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Final Fantasy Fables: Chocobo Tales

Platform(s): Nintendo DS
Genre: Role-Playing
Publisher: Square Enix


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NDS Review - 'Final Fantasy Fables: Chocobo Tales'

by Rusty Bailey on April 17, 2007 @ 1:42 a.m. PDT

Chocobo Tales takes place in a fun and enchanting world filled with trademark characters from the Final Fantasy franchise. Featuring innovative stylus and Touch Screen functionality, players will challenge dozens of minigames and microgames as they embark on a journey to rescue their lost friends and restore peace to the land.

Genre: Adventure
Publisher: Square Enix
Developer: h.a.n.d.
Release Date: April 4, 2007

There will always exist spin-off titles that gamers must endure, including the countless Pokémon games, which have surely degenerated to spin-offs of spin-offs. However, Final Fantasy Fables: Chocobo Tales actually has some substance, which is quite surprising for an offshoot project.

The story begins with you and a few other fellow chocobos sitting around Shirma the White Mage while she reads a picture book. The Black Mage, Croma, comes running in with a new book he found and anxiously opens it. Unknown to everyone, the book had sealed an evil being named Darkmaster Bebuzzu, and he uses his powers to suck up all of your friends into different picture books around the world. Now you must travel into these books to save your friends and return the power to four crystals.

Each book spins a tale similar to one of the classic Aesop's Fables, except usually with Final Fantasy characters. The very first book you encounter is like the "Tortoise and the Hare," but it is called "The Adamantoise and the Cactuar." Each book has a different mini-game relating to the fable, and each is essential to progress through the story.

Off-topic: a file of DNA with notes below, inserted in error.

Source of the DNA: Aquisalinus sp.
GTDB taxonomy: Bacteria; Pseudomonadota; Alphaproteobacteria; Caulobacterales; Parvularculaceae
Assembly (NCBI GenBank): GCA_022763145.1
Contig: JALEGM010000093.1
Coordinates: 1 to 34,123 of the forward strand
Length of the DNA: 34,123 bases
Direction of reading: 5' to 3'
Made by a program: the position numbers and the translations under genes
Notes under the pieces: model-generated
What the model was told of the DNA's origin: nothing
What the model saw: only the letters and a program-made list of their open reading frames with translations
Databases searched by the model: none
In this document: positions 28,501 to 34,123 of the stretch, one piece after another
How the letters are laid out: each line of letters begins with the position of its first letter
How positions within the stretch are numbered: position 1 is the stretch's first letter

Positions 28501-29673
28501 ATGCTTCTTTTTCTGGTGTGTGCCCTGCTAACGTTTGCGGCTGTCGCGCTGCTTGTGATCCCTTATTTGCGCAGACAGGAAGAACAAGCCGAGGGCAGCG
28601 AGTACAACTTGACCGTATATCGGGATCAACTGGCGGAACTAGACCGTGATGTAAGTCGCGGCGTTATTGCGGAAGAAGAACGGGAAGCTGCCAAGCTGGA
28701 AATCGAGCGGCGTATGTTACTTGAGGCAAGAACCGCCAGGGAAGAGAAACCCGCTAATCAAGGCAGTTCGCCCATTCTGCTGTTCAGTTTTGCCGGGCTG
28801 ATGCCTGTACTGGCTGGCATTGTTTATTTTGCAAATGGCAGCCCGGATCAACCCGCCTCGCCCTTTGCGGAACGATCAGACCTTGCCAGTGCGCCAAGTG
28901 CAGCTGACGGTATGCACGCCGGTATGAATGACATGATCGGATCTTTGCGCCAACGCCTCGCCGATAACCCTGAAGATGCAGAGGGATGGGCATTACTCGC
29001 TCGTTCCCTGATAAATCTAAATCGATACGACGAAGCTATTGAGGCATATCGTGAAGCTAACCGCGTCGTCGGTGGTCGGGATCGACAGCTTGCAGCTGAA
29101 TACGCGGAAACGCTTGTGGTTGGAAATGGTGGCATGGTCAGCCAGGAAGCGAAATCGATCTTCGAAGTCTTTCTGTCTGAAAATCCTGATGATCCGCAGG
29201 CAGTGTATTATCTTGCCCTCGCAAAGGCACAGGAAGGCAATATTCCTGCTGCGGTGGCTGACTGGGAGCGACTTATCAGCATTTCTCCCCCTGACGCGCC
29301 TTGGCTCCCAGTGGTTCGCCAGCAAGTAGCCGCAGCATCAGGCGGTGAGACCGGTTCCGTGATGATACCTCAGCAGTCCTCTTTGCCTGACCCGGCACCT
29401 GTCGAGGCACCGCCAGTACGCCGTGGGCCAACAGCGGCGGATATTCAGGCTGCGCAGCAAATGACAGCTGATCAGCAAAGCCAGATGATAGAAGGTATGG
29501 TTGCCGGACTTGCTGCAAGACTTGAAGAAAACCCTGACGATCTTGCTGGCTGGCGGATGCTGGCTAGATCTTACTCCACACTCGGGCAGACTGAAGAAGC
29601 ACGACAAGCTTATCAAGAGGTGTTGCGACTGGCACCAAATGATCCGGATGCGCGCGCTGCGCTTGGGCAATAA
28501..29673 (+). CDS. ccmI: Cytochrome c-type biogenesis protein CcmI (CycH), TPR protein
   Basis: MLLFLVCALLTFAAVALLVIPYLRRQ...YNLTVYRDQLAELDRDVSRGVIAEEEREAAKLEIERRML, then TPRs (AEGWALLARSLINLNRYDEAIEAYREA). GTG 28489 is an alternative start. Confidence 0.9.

The entire game is controlled with the stylus, and different mini-games will find you manipulating the touch-screen in various ways. Some mini-games will have you drawing leaves for the chocobo to bounce from, collecting coins for the highest score, or racing to the end of a river or maze. While most of the title is composed of all of these storybook mini-games, it is always a different and fun experience, and each supplements the overall story.

With every mini-game, there are objectives which will open up new paths, free one of your chocobo friends, or earn you a Pop-Up Duel card. If you want to do well in Chocobo Tales, playing through the mini-game multiple times and getting high scores is definitely to your advantage. You will always have the obligatory battle to open an essential path, but then you can open other paths that may lead to cards or micro-games.

While there are mini-games that advance the story, micro-games are also scattered throughout the world that can help you earn some better Pop-Up Duel cards once you attain the high score. These have nothing to do with the story and have varying degrees of difficulty. Thankfully, there is an area in the central town square that will transport you to any game you want so you don't have to walk all the way there.